LX3 Optimal RAW Processing: High Resolution

Started May 23, 2013 | Discussions thread
OP fPrime Senior Member • Posts: 2,258
Re: LX3 Optimal RAW Processing: High Resolution

Detail Man wrote:

Hi there, fPrime,

I get no thrills if and when others may use DxO Optics Pro (as I rather like being different) - but since we each processed your LX3 RW2 rather differently, I don't really think it is highly informative as a comparison due to differences in Brightness and Contrast. As I wrote to you in March:

It's just like I said it would be. Our processing preferences and tastes differ to the extent that the images are not comparable. At different maximum luminance and different contrast levels (different RGB tone-curve transfer functions), color saturation levels, etc., each processor might produce results more similar to the other.

DM, thanks again for helping with the DxO conversion.  I realize you think that overall the image is not comparable because your aesthetic choices are different from mine, but I was hoping you could comment specifically on the other RAW processing differences I noted.

For example, it would be interesting to hear your thoughts on DxO's lack of fine detail color preservation in the parked cars and with the yellow flowers.  I suspect these were not caused by different RGB tone transfer curves or darker luminance choices.  Some of the colors were crushed so much that I doubt even vibrancy or saturation boosts would recover them.

Another thought is that if Jimmy has used SP 5 "default" settings, that may not be representative.

Note the significant difference between the DxO and ACR histograms, and the overall appearance:

DxO Optics Pro 7.23

Adobe Camera RAW 6.7

The DxO processing is linear (within the range of RGB). The ACR processing clips all RGB channels.

Agreed, my ACR rendition may well clip the RGB channels (presumably in the highlights of the sky) but I can't see any practical loss of image quality from that.  In fact, I like that fact that the brighter rendition allows me to see deeper into the shadow areas of the image where real detail matters to the human eye.  To me the ACR conversion appears more natural.  I'm sure you already noticed that your linear DxO rendition is noticeably darker than those from Silkypix, UFRaw, and ACR.  I'm not saying that linear RGB processing is wrong, I'm just saying it doesn't look as good on this image. 

When I linearize the numerical ratio of the average gray-levels (105/88) of the above two histograms in order to remove the non-linear effects of the gamma-correction applied by mapping into sRGB color-space, I get a 0.534 EV ("stop") difference in overall image brightness. Together with the existence of the steeper tone-curves used in the DxO processing (relative to the PS with ACR processing), those represent significant numerical and visual differences.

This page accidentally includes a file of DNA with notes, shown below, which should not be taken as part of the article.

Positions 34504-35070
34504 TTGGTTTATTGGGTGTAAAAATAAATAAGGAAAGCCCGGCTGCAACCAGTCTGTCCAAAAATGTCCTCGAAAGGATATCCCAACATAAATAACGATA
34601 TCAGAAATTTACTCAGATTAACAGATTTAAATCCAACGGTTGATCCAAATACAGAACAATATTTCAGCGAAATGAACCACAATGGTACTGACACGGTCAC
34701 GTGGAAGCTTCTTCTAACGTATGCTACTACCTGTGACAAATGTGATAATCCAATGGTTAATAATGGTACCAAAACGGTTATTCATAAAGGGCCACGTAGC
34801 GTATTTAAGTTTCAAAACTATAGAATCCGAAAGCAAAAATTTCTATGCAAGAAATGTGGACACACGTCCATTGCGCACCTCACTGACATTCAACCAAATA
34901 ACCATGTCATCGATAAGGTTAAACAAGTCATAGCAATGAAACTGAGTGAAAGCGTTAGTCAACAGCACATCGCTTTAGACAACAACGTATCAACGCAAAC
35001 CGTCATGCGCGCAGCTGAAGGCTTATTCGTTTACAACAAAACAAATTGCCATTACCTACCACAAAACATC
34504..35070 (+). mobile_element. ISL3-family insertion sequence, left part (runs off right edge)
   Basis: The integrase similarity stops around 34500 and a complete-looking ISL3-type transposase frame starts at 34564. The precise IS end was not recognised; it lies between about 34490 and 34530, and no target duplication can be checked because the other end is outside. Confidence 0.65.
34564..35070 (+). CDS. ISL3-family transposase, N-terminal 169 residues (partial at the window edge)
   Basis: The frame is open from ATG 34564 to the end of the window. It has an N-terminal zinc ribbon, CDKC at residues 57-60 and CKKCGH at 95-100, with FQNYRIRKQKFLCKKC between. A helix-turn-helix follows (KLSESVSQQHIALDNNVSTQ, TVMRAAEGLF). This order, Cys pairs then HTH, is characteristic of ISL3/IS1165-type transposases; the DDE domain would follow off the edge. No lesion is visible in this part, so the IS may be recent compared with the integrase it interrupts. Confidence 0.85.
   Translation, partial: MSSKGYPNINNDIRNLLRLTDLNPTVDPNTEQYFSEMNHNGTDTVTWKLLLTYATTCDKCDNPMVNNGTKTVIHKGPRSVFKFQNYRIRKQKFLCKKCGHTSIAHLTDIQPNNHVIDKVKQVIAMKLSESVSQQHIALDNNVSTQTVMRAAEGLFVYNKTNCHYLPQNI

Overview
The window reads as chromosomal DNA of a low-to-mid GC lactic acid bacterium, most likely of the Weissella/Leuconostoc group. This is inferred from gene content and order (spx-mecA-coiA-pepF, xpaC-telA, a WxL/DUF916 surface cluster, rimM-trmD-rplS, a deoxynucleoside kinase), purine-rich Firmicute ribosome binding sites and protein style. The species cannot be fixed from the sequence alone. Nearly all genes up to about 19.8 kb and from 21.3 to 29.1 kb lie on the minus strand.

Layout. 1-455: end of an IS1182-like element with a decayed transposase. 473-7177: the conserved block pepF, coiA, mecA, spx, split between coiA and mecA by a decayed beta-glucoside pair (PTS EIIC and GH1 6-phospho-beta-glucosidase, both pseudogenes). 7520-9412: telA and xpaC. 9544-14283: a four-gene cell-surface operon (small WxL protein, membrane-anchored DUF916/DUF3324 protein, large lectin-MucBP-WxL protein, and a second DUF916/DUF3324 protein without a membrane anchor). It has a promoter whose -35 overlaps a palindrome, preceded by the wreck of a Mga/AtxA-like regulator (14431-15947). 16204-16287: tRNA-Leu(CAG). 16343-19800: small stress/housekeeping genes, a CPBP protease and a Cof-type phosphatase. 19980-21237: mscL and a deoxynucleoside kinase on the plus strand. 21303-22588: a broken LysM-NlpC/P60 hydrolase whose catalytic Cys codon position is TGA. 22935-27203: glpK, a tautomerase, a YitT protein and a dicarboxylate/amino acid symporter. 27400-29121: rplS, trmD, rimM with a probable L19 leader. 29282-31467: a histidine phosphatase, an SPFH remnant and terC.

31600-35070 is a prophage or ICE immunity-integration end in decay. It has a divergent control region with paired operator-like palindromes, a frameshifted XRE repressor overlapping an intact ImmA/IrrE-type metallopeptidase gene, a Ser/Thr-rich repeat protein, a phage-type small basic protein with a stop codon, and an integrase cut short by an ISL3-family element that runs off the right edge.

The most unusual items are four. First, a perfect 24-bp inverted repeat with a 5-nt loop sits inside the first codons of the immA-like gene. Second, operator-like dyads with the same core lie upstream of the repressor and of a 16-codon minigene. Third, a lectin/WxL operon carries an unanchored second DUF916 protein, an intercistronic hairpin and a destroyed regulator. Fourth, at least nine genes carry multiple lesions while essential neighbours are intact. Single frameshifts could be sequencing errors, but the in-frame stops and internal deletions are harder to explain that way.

You probably wished that I had processed your image to have an overall image brightness (and perhaps contrast of the RGB tone-curves, as well) closer to your choices for the purposes of such a comparison. I'm not able to do other than follow my own aesthetic view, however ...

True, but aesthetics aside we can still study fine color detail preservation, demosaicing artifacts, sharpening artifacts, lens correction, etc.

While the DxO Optics Pro 7.23 processing involved only 16-bit TIFF export, application of very mild small radius, low strength USM in PSP X4 SP3, then loss-less JPEG encoding using XnView, you mentioned that your processing included the following applications: Photoshop (with ACR 6.7 plug-in), Photo Wiz's ColorWasher, Focus Magic, and PTLens. Probably worthwhile to mention.

You're stealing some of my thunder here, but yes I do still need to outline my ACR process.  That's coming up next.

I also noted in March:

The demosaicing in LR 3.x / ACR 7.x and LR 4.x / ACR 7.x is (in the case of some cameras, it may well potentially be different for any given camera) may be a bit better for the tiniest of details ("nano-detail") - whereas DxO can be better for "micro-detail". I think that part of that may well be that DxO implements the deconvolution-deblurring component of it's "Lens Softness" corrections as well as some aspects of it's Luminance NR at the RAW level (integrated as part of the de-mosaicing processes).

The cropped samples that you are extracting appear to be (around) 250x250 pixel sized samples. That allows (at very best) resolution of only around 83 line-pairs per height/width. Not much for spatial frequency resolution, given the level of details that you hope to present for inspection ? Up-sampling the crops by a factor of 2 is not adding any new information (save for possible re-sampling artifacts if you are not using the Nearest Neighbor algorithm to do so).


In the age of DxO 8.x and LR 4.x (ACR 7.x), both of these newer applications have automatically calculated localized tone-curve transfer-functions that may well offer better results. I have seen LR 4.x achieve results in those specific respects that DxO 7.x definitely cannot.

If LR 4.x ran on my WinXP, I might be tempted. Not going to be installing CS6 just to run ACR 7.x, though - especially in light of Adobe's latest shenanigans. DxO 8.x is a 64-bit item that they claim will run efficiently on my (32-bit) Win XP Pro - but I am skeptical of their claims, DxO 8.x has some changes that I don't think that I would like, and they (DxO Labs) are jerks, too.

I'm with you on that.  Given Adobe's predatory business model I don't think I will be upgrading to PS6 CC so obviously will be orphaned at ACR v6.7 for some time.


So, with DxO Optics Pro 7.23 supporting my LX3 and GH2 with both my lenses, I'll stick with it.

DM ...

 fPrime's gear list:fPrime's gear list
Canon EOS 5D Fujifilm FinePix S5 Pro Nikon D1X Nikon D200 Nikon D700
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